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Ice sheets and sea level change as a response to climatic change at the astronomical time scale
Berger, A.; Fichefet, T.; Gallée, H.; Marsiat, I.; Tricot, Ch.; van Ypersele, J.P. (1990). Ice sheets and sea level change as a response to climatic change at the astronomical time scale, in: Paepe, R. et al. Greenhouse Effect, Sea Level and Drought. Proceedings of the NATO Advanced Research Workshop on Geohydrological Management of Sea Level and Mitigation of Drought, Fuerteventura, Canary Islands (Spain), March 1-7, 1989. NATO ASI Series C: Mathematical and Physical Sciences, 325: pp. 85-107. http://dx.doi.org/10.1007/978-94-009-0701-0_5
In: Paepe, R. et al. (Ed.) (1990). Greenhouse Effect, Sea Level and Drought. Proceedings of the NATO Advanced Research Workshop on Geohydrological Management of Sea Level and Mitigation of Drought, Fuerteventura, Canary Islands (Spain), March 1-7, 1989. Digitized reprint of the hardcover 1st edition 1990. NATO ASI Series C: Mathematical and Physical Sciences, 325. Kluwer Academic Publishers: Dordrecht. ISBN 978-94-009-0701-0. xix, 718 pp. http://dx.doi.org/10.1007/978-94-009-0701-0, more
In: NATO ASI Series C: Mathematical and Physical Sciences. D. Reidel: Dordrecht; Boston; Lancaster. ISSN 0258-2023, more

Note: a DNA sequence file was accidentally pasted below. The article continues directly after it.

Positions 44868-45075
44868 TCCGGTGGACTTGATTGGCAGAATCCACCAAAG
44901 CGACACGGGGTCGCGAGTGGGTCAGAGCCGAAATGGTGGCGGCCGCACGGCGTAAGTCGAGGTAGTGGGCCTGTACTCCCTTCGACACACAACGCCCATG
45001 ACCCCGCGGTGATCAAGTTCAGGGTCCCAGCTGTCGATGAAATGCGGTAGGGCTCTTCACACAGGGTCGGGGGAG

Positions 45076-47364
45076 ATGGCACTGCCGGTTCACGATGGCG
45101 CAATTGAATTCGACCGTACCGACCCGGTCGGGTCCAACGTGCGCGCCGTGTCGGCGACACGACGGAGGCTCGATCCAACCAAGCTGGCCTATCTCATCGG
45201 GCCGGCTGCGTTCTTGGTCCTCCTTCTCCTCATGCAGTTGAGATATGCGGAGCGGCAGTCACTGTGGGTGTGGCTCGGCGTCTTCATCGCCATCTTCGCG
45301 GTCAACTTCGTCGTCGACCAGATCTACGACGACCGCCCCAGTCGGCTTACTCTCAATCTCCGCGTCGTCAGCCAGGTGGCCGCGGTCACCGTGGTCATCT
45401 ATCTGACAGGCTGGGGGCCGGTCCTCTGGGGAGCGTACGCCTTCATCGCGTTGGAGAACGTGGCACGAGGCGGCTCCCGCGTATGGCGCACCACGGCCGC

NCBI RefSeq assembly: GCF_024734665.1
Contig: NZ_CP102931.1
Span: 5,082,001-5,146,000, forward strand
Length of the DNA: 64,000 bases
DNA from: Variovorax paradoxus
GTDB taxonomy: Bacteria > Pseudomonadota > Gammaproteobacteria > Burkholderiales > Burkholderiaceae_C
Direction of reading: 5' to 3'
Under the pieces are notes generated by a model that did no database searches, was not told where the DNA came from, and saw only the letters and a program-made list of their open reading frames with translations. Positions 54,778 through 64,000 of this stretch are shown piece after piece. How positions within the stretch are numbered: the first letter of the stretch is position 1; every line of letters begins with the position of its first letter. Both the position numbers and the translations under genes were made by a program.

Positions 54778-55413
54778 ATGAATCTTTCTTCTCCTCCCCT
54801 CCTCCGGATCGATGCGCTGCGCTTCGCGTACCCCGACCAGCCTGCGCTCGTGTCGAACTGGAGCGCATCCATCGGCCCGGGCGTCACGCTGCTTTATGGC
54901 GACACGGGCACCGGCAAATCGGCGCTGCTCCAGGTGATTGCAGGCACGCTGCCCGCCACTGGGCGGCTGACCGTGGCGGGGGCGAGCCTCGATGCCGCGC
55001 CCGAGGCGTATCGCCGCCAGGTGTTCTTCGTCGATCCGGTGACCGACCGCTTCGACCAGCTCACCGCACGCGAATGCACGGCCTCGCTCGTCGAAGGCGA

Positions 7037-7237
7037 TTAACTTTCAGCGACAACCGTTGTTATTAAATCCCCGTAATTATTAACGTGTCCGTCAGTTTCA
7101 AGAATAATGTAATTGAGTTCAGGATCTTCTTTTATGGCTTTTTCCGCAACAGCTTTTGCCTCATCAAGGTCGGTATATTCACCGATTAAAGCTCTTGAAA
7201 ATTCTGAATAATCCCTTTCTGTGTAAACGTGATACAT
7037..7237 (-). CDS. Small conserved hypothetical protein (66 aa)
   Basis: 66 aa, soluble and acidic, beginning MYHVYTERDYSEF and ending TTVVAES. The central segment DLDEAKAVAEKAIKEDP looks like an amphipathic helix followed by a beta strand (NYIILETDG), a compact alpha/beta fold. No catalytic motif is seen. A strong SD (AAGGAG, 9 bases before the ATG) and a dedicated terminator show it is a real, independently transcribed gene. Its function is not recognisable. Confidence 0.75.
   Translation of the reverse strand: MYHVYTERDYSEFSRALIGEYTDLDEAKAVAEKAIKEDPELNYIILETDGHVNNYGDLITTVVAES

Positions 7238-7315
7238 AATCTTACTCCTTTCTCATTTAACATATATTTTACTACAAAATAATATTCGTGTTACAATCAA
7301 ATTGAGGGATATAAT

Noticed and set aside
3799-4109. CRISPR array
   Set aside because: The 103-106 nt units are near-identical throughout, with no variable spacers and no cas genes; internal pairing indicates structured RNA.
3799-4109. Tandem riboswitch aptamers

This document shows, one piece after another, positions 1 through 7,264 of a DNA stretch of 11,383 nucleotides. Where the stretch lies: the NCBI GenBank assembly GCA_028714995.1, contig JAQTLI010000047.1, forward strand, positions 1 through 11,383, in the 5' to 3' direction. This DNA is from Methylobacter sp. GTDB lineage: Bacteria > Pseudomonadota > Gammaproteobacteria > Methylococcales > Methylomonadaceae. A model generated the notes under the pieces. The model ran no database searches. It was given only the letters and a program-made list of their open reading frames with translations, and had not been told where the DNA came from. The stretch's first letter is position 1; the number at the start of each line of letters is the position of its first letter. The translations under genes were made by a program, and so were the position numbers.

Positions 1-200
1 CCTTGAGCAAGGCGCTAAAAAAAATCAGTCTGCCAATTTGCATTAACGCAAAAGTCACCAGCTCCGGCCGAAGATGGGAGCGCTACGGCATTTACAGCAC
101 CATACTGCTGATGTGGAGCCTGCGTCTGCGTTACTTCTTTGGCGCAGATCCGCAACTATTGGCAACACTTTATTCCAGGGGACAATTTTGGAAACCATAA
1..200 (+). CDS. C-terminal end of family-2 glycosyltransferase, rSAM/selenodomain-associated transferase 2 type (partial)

Available in  Authors 
    VLIZ: Open Repository 300242 [ OMA ]
Document type: Conference paper

Keyword
    Marine/Coastal

Authors  Top 
  • Marsiat, I.
  • Tricot, Ch.
  • van Ypersele, J.P., more

Abstract
    Understanding how and why global climate is changing is investigated at the astronomical time scale related to the glacial-interglacial cycles of the Quaternary Ice Age.A 2-dimensional physical model taking into account the coupling between the atmosphere, the upper ocean, the sea-ice, the ice-sheets and the continental surfaces has been forced by the long-term variations of the insolation induced by the astronomical changes in the elements of the Earth’s orbit. The low frequency part of the ice volume and sea-level changes have been correctly reproduced in agreement with the deep sea and ice cores records and with the climatic reconstructions made from multiple geological observations. However, after 6 kyr BP, the remaining ice volume of the Greenland and northern American ice sheets is overestimated in the simulation, probably because of the absence of an interactive carbon cycle providing a time-dependent atmospheric CO2 concentration.Extrapolation has been made for the next 100,000 years assuming no human interference at this time scale: the next ice age is expected to occur before 60,000 years AP, the cooling rate between now and then being roughly 0.01 °C per century. The maximum amount of ice to be expected in the northern hemisphere is 27*106 km3 representing a 70 m sea-level drop in 55,000 years, i.e. slightly more than 12 cm per century in average.

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